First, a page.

A Little Ray of Sunshine

Monday, April 24, 2006

Spring in the air

Saturday my husband and a friend worked on the yard. They weeded the front garden (which is, we hope, to eventually need no more maintanance than occasional pruning of the forsithias and watering, but isn't there yet). The friend sprayed the yard for the dandylions and other broadleaf weeds. Since perhaps two-thirds of our ground cover consists of these plants, we're expecting the yard to look pretty terrible pretty soon. It would be nicer to pull them out by hand in terms of not having the poisen spray, but completely impracticle. The basswood tree got pruned down to one trunk. It was a volunteer seedling from my parents' big trees that started in Mom's rose garden. My folks left it there for a few years, well, because they weren't sure the cherry in the garden was going to live, and they need some decently sized tree in that area to shade the front door. They've been trying for twenty years to get two cherry trees to grow at their house, and for twenty years have had just the one. This year it looks like the little one will bloom, too, and finally they'll get a good cherry crop.
So last fall they told us we could have the basswood if we'd just take it out of the rose garden. It had about fifteen trunks coming up from the base. We cut off all but the five straightest central trunks, dug it out as best we could (without damaging the roses or cherry, weren't sure we got enough root to keep it alive), stuck it in the ground here, and left it for the winter. Well, it's a hardy little tree and made it through the winter just fine. With the buds all swollen and green, the men decided it was time to thin it down to the best of the five trunks.
The tulips are all up in the front garden with their spiky leaves, and so are the iris. The forsithia are considering putting out leaves. I can't blame them for delaying a bit, between the snow last week and how severely the men pruned them back last year before moving them. (I can tell they're delaying because usually forsithia leaf before lilac, but the lilac next door has already leafed.) The ground cover ivy has sprouted, and the columbines are growing enthusiasticly. They all seem a little ahead of season to me.
Dad says that the winters have generally been getting milder here and spring coming earlier. Globle warming, he says. Well, perhaps so, but I'm still suspicious that it's just a temporary thing. Sun-spot cycles and all, you know. This year, instead of whining about drought, the farmers are whining about flooding. I suppose they feel it's their duty to whine about water.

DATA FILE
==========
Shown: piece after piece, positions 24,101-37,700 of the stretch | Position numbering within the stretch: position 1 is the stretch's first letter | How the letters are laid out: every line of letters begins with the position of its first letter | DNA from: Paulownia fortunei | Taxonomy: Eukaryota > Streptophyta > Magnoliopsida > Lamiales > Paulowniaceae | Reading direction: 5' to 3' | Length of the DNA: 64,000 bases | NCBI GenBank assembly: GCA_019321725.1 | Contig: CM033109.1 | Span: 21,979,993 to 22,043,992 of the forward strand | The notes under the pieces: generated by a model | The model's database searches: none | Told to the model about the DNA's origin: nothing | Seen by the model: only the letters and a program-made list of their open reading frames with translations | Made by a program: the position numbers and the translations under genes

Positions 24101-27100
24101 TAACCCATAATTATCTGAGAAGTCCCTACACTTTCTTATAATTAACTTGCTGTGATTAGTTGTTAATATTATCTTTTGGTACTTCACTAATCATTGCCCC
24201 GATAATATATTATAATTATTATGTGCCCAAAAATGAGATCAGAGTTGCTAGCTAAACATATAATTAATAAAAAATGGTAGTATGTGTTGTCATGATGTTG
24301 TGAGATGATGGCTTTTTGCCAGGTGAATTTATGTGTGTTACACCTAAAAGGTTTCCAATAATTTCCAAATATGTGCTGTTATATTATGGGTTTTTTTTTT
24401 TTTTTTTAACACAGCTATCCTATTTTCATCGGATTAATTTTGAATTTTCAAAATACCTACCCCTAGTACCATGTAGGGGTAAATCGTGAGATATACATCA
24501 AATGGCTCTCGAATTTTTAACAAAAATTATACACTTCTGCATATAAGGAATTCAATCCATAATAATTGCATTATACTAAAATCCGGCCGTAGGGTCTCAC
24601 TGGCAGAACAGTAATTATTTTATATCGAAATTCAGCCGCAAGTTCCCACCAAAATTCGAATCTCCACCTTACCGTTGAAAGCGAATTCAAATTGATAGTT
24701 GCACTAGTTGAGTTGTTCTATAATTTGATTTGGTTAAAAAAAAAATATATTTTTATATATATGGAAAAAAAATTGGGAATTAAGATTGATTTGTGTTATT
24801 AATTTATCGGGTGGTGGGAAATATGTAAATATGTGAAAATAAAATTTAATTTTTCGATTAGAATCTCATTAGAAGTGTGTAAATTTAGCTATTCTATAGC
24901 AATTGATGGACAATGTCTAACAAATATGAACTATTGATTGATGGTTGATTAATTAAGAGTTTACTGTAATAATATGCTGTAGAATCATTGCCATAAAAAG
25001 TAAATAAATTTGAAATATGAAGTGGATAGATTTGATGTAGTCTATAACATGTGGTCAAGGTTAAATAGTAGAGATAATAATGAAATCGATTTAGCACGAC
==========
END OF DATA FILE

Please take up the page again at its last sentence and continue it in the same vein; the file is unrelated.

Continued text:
Yesterday we planted the peas and parsnips out at my folks. Perhaps next week it will be warm enough for beans. It was horribly windy, a storm was blowing in. I strongly suggest not to try to plant parsnips in the wind. The seeds are perfect little kites. There might be some lovely parsnip plants coming up on the little rise west of the garden where the wind blew the seeds it snatched out of my hands. But the storm was good in other ways: we got done planting just before the rain started, and seeds do like to be watered.

5 Comments:

  • At 7:43 AM, April 25, 2006, Blogger CrazyJo said…

    Poor dandelions! :( I can't help it, I like the little buggers. So cheerful and hardy, and nutritious too.
    It sounds like you're being surrounded by spring beauty. Our tulips are gone now, but the iris are still blooming. The trees are all leafed out now. I love the first green they have, so fresh and clean.
    We've been having a lot of rain here, which is good for the plants, but bad for my husband making money at his construction job, since they'll send them home if it's an extended rain. :P

     
  • At 1:06 PM, April 25, 2006, Blogger heidi said…

    Spring hasn't shown it's pretty face here yet. We are still trying to NOT have winter...

    Global warming is nuts. The winters are getting harder here. I'd take some "warming" of any kind right now.

     
  • At 7:34 PM, April 25, 2006, Blogger BoysMom said…

    Well, Heidi, my dad the paleontologist says that global warming is an average thing, and individual areas will have different local changes, but that they should average out over the entire globe to be warmer. There are predictions that global warming should cause Europe to be plunged into a glacial period as the arctic ice caps melt because of the changes in sea currents and air currents.
    Of course, Dad also says global warming is quite likely at least partly natural, as we are coming out of an ice age. According to paleontologists, the world has been recently a much colder place (which makes sense when you think that when Washington crossed the Delaware River in Dec. 1777, it was frozen, but never shows ice now). Prior to that ice age they think the world was a much warmer place, and that it changes in very long cycles. I've heard one astronomer tie those changes in temperature to very long-term sunspot cycles that the astronomers are just starting to observe looking at records going back to Galelio because the cycles are so very long.
    Spraying the dandelions didn't work, anyway. They look just as healthy as ever. So do the rest of the weeds. I'm beginning to think it's a loosing battle. I need a goat.

     
  • At 11:01 AM, May 10, 2006, Blogger Roci said…

    Golly, boysmom.

    You must have really liked this post.

     
  • At 12:23 PM, May 15, 2006, Blogger BoysMom said…

    Roci, when Blogger double posts something (it's done it twice so far) I'm afraid to try to delete the extra lest I loose both posts.

     

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